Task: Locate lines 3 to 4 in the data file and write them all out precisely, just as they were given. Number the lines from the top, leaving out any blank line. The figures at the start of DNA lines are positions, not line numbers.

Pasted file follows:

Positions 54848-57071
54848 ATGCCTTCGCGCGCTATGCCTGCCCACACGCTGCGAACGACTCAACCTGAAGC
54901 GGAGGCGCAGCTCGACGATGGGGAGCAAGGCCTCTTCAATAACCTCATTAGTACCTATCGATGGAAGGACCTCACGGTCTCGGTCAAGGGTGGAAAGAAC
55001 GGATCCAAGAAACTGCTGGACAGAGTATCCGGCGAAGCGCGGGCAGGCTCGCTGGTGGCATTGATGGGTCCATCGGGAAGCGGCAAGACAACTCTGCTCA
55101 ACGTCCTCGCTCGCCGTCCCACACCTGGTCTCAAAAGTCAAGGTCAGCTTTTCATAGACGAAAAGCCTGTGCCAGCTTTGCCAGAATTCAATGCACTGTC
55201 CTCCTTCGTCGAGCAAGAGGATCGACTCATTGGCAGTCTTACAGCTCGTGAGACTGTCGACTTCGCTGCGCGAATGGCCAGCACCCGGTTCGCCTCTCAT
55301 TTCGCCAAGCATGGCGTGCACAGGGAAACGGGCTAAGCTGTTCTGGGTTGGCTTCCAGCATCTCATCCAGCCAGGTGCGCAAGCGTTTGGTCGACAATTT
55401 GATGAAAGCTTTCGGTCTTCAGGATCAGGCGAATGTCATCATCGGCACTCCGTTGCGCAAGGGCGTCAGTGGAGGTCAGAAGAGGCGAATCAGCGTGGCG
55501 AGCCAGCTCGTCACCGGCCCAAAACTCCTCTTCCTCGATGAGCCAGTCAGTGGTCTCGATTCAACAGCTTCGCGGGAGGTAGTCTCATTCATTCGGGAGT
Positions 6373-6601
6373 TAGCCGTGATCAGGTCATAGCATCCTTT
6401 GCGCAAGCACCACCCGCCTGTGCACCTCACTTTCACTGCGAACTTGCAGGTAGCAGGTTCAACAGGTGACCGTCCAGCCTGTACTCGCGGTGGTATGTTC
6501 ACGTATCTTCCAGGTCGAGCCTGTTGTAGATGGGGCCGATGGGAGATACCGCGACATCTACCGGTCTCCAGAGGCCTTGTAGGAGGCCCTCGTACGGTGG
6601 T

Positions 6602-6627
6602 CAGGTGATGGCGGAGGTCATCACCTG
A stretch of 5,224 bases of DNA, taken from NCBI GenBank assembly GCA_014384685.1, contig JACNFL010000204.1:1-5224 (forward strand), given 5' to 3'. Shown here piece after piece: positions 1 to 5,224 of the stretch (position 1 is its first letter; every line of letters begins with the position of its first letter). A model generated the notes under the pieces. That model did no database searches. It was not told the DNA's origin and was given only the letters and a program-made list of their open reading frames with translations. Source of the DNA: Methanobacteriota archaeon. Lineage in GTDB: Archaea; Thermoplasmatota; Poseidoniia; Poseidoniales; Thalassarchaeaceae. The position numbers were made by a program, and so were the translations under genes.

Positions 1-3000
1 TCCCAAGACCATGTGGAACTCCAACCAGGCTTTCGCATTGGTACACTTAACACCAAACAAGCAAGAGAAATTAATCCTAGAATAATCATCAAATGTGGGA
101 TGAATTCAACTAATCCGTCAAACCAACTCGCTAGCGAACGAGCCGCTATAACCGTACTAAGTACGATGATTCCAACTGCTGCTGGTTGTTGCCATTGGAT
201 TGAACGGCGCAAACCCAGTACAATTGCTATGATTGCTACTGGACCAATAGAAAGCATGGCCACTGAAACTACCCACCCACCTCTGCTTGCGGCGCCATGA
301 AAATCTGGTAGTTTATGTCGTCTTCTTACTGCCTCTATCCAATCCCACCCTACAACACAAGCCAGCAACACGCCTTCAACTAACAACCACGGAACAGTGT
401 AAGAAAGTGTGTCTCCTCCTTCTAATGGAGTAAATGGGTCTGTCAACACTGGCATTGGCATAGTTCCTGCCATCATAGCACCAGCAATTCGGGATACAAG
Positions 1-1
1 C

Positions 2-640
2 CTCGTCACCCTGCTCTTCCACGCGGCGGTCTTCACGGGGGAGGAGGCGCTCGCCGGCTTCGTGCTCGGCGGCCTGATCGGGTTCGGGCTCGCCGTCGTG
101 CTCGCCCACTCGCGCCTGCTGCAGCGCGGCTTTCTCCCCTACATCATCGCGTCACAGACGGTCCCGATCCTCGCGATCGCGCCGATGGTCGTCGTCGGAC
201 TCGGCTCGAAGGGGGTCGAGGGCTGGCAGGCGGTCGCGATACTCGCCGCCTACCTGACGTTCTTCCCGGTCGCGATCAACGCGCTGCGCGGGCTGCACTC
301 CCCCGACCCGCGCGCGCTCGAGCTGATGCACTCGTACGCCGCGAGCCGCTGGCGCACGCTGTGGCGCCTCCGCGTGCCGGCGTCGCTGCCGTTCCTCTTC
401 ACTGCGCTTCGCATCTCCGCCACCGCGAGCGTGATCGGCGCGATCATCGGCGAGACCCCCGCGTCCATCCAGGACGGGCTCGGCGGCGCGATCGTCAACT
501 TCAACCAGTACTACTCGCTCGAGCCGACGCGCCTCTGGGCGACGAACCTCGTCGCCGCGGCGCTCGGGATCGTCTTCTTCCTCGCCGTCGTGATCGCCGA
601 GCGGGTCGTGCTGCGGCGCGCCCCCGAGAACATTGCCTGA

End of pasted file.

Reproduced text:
54901 GGAGGCGCAGCTCGACGATGGGGAGCAAGGCCTCTTCAATAACCTCATTAGTACCTATCGATGGAAGGACCTCACGGTCTCGGTCAAGGGTGGAAAGAAC
55001 GGATCCAAGAAACTGCTGGACAGAGTATCCGGCGAAGCGCGGGCAGGCTCGCTGGTGGCATTGATGGGTCCATCGGGAAGCGGCAAGACAACTCTGCTCA